Results 1 to 4 of 4

Math Help - [SOLVED] Solving for two unknowns

  1. #1
    Solomoreno
    Guest

    [SOLVED] Solving for two unknowns

    For the love of God, will someone please solve the following problem and then kindly explain to me how they did it? If you do so and you live in Springfield, Ohio, I will buy you something under $10. K?

    7x-5y=13
    2x-7y=26
    9x-12y=?
    Follow Math Help Forum on Facebook and Google+

  2. #2
    Moo
    Moo is offline
    A Cute Angle Moo's Avatar
    Joined
    Mar 2008
    From
    P(I'm here)=1/3, P(I'm there)=t+1/3
    Posts
    5,618
    Thanks
    6
    Hello,

    I'll steal your money, better way to get something


    Just add term by term the two equalities.

    (7x-5y)+(2x-7y) = 9x-12y

    But 7x-5y is ... ? And 2x-7y... ?
    Follow Math Help Forum on Facebook and Google+

  3. #3
    GAMMA Mathematics
    colby2152's Avatar
    Joined
    Nov 2007
    From
    Alexandria, VA
    Posts
    1,172
    Awards
    1
    Quote Originally Posted by Solomoreno View Post
    For the love of God, will someone please solve the following problem and then kindly explain to me how they did it? If you do so and you live in Springfield, Ohio, I will buy you something under $10. K?

    7x-5y=13
    2x-7y=26
    9x-12y=?
    Notice that 7x+2x=9x and -5y-7y=-12y. The top two equations add up to equal to the third equation. Therefore ? = 13 + 26 \Rightarrow 39
    Follow Math Help Forum on Facebook and Google+

  4. #4
    Super Member
    earboth's Avatar
    Joined
    Jan 2006
    From
    Germany
    Posts
    5,829
    Thanks
    123
    Quote Originally Posted by Solomoreno View Post
    For the love of God, will someone please solve the following problem and then kindly explain to me how they did it? If you do so and you live in Springfield, Ohio, I will buy you something under $10. K?

    7x-5y=13
    2x-7y=26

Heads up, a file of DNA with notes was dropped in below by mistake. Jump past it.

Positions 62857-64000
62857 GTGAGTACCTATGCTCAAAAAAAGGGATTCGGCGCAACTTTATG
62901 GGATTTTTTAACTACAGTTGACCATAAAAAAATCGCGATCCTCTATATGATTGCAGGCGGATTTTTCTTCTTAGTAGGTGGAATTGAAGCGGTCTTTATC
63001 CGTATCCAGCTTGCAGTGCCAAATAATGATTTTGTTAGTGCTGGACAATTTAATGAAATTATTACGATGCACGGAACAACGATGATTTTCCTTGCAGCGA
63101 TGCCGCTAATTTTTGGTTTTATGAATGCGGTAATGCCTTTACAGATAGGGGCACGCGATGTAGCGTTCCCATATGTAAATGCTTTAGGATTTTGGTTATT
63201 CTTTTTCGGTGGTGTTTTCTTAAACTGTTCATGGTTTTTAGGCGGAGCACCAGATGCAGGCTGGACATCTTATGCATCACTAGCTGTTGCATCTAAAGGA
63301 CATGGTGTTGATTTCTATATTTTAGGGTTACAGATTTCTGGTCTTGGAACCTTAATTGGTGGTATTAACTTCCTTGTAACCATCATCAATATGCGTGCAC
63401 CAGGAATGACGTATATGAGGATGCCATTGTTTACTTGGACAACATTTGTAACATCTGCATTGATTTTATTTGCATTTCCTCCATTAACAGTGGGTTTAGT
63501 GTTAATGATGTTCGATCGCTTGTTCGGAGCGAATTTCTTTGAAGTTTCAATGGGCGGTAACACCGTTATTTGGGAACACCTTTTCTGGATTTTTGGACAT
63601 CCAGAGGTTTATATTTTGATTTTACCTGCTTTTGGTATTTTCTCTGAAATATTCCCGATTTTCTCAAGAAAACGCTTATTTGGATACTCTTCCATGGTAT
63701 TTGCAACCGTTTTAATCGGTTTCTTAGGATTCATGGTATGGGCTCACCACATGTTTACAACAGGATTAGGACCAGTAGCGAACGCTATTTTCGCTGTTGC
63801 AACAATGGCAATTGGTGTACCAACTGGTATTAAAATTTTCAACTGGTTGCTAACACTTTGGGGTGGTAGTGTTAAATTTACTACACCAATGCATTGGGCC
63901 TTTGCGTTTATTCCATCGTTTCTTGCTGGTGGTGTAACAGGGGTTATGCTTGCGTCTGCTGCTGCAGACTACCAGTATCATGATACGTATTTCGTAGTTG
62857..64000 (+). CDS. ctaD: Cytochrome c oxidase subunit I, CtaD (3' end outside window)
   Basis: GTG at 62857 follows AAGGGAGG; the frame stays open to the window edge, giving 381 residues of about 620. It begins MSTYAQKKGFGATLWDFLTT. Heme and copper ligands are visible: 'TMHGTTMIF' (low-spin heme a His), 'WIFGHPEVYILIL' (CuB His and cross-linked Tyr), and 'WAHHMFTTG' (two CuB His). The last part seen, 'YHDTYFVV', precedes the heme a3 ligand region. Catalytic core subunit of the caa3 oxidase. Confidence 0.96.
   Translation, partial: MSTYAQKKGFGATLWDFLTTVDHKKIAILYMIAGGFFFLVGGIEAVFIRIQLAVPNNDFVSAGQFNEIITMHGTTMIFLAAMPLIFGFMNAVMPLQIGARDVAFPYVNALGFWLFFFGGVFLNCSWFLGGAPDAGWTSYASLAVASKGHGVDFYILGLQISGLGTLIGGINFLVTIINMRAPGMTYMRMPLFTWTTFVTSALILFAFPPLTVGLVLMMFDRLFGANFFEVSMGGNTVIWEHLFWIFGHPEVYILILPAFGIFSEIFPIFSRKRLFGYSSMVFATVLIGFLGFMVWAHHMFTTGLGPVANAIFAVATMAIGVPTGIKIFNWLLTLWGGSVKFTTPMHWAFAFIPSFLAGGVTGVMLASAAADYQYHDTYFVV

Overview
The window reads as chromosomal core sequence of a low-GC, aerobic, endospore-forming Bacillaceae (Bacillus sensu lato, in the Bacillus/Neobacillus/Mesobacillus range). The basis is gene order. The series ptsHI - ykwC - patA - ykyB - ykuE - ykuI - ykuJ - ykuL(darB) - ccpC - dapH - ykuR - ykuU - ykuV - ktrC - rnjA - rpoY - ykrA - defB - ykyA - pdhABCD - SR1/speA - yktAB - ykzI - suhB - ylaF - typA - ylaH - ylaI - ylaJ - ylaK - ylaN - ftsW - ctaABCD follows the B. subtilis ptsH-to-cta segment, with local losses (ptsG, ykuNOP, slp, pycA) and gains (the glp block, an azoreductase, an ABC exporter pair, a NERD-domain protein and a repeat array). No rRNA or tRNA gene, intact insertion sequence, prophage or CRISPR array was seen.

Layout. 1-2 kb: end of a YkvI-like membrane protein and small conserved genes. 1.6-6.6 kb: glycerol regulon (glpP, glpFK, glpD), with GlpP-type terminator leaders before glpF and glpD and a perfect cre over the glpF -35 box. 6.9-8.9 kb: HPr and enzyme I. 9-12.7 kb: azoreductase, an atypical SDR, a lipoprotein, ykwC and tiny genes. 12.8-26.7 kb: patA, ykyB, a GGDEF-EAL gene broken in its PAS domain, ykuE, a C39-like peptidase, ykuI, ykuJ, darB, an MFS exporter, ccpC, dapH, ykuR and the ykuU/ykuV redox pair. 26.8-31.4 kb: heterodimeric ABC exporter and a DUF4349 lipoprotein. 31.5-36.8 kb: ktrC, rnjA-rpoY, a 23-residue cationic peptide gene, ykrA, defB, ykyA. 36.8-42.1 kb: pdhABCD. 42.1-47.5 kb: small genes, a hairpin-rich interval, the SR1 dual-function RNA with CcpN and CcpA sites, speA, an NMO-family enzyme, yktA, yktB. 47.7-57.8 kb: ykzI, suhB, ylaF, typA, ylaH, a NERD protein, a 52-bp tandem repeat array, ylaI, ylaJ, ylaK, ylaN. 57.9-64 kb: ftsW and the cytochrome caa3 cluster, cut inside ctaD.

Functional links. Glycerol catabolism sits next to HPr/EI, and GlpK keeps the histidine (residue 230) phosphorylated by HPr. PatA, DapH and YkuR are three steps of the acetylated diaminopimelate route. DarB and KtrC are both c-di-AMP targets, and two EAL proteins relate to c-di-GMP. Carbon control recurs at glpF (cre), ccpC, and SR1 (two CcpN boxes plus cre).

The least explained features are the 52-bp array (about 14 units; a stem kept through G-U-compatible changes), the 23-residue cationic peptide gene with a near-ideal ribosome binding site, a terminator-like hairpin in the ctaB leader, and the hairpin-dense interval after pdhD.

9x-12y=?
    It looks to me as if you have started to solve

    \left|\begin{array}{lcr}7x-5y&=&13\\2x-7y&=&26 \end{array}\right. ... If so multiply the first equation by (-2) and the second one by (+7). That is necessary to get coefficients of x which have the same value but opposite signs:

    \left|\begin{array}{lcr}-14x+10y&=&-26\\14x-49y&=&182 \end{array}\right. ... Now add columnwise(?):

    -39y = 156~\implies~\boxed{y = -4} ... Plug in this value into one of the original equations (it doesn't matter which one) and solve for x.

    I've got x = -1
    Follow Math Help Forum on Facebook and Google+

Similar Math Help Forum Discussions

  1. Solving for radius in terms of two unknowns
    Posted in the Trigonometry Forum
    Replies: 2
    Last Post: November 15th 2011, 08:05 AM
  2. solving for two unknowns?
    Posted in the Algebra Forum
    Replies: 3
    Last Post: January 13th 2011, 12:57 AM
  3. Solving unknowns
    Posted in the Algebra Forum
    Replies: 2
    Last Post: January 3rd 2010, 02:16 AM
  4. solving for unknowns
    Posted in the Algebra Forum
    Replies: 2
    Last Post: July 7th 2008, 11:48 PM
  5. solving for 3 unknowns
    Posted in the Math Topics Forum
    Replies: 3
    Last Post: July 9th 2007, 10:39 AM

/mathhelpforum @mathhelpforum